30. Dimerization and Nuclear Localization of Ku70 and Ku80 Proteins
Manabu Koike, Tadahiro Shiomi, and Aki Koike
Keywords: Ku70, Ku80, dimerization, nuclear localization signal, GFP
Ku, a heterodimer of Ku70 and Ku80, plays a key role in multiple nuclear processes, e.g. DNA repair, chromosome maintenance, and transcription regulation. Heterodimerization is essential for Ku-dependent DNA repair in vivo, although its role is poorly understood. Some lines of evidence suggest that heterodimerization is required for the stabilization of Ku70 and Ku80. Here we show that the heterodimerization of these Ku subunits is important for their nuclear entry. When transfected into Ku-deficient xrs-6 cells, exogenous Ku70 and Ku80 tagged with green fluorescent protein (GFP) accumulated into the nucleus, whereas each nuclear localization signal (NLS)-dysfunctional mutant was undetectable in the nucleus, supporting the idea that each Ku can translocate to the nucleus through its own NLS. On the other hand, the nuclear accumulation of each NLS-dysfunctional mutant was markedly enhanced by the presence of an exogenous wild-type counterpart. In Ku-expressing HeLa cells, each NLS-dysfunctional mutant, as well as wild-type Ku70 and Ku80, was still detectable in the nucleus, whereas the double mutant of each Ku subunit, with decreased functions of both nuclear targeting and dimerization, was undetectable there. Our results indicate that each Ku subunit can translocate to the nucleus not only through its own NLS, but also through heterodimerization with each other.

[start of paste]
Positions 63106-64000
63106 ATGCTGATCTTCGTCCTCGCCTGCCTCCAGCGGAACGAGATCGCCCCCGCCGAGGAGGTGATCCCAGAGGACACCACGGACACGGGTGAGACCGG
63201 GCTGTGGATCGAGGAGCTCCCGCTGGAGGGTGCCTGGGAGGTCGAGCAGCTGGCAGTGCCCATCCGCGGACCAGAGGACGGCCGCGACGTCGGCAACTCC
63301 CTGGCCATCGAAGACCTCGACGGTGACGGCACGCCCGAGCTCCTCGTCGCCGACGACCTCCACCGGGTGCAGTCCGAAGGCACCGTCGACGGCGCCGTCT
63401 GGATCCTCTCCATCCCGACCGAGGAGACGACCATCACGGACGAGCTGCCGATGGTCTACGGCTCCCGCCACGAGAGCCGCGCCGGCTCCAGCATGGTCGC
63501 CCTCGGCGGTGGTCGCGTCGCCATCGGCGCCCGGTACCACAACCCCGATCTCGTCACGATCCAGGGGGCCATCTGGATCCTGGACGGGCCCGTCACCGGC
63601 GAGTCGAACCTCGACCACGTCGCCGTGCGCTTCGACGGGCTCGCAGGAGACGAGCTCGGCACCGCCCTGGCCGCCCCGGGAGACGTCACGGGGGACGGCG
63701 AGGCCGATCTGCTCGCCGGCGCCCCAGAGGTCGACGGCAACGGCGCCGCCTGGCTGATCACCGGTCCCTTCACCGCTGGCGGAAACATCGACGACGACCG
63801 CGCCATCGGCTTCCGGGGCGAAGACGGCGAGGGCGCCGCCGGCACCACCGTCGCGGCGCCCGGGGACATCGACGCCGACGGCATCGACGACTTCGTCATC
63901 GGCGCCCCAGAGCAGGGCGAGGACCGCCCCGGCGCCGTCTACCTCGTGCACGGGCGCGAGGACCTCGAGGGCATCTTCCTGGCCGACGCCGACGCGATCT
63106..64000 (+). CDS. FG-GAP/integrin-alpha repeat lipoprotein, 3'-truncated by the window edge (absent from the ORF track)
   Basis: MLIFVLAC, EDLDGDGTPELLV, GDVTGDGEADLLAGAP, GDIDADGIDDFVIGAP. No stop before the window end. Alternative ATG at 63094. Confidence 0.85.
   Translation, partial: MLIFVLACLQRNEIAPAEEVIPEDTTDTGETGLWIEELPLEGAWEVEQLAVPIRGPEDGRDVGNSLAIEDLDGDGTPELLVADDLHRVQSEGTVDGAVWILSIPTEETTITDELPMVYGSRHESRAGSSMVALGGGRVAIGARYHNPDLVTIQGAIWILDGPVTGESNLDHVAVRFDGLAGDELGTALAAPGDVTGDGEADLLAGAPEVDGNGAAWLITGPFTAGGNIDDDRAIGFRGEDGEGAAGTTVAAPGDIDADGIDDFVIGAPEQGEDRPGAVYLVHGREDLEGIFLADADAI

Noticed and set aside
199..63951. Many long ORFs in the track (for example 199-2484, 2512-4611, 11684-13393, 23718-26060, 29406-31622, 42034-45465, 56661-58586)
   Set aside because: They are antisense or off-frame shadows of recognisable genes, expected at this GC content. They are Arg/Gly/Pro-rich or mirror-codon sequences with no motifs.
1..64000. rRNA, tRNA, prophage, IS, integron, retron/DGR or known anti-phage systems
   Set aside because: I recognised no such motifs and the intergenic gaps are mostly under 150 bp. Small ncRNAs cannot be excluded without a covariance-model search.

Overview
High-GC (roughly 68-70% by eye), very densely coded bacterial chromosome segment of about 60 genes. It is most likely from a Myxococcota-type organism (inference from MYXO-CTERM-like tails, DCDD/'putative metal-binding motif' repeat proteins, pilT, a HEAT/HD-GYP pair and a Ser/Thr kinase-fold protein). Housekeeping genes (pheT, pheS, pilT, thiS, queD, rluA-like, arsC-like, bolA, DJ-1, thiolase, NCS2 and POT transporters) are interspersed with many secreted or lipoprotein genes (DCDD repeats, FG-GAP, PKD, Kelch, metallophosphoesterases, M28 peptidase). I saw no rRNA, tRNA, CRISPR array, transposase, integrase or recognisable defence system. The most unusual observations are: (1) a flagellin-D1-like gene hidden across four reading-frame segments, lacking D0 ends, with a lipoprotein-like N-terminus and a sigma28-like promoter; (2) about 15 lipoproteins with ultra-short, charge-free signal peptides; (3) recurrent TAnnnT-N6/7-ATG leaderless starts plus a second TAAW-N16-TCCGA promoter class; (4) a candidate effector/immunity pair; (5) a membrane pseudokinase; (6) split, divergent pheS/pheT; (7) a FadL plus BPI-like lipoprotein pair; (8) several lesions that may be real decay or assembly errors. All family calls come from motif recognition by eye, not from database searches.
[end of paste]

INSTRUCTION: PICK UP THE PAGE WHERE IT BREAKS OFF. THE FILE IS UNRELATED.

In conclusion, we have shown a novel role for the heterodimerization of Ku70 and Ku80. Ku70 and Ku80 appear to have multiple functions as a monomeric form and a heterodimeric form. There are at least two nuclear translocation pathways of each Ku subunit. We speculate that the Ku subunits may use the NLS-dependent nuclear translocation pathway to perform some function(s) independent of each other and Ku subunits may use the nuclear translocation pathway through heterodimerization to perform the same functions dependent on each other. The control mechanism for nuclear localization of Ku70 and Ku80 plays, at least in part, a key role in regulating the physiological function of Ku in vivo. Further studies to elucidate the molecular mechanisms of nuclear transport of the Ku subunits will lead to a better understanding of the regulation mechanism of nuclear proteins.
1) Koike, M., Shiomi, T., and Koike, A.: J. Biol. Chem. 276, 11167-11173, 2001.
2) Koike, M., Kuroiwa, A., Koike, A., Shiomi, T., and Matsuda, Y. : Cytogenetics and Cell Genetics. in press.
3) Koike, M., Shiomi, T. and Koike, A. Biochem. Biophys. Res. Commun. 276, 1105-1111, 2000.
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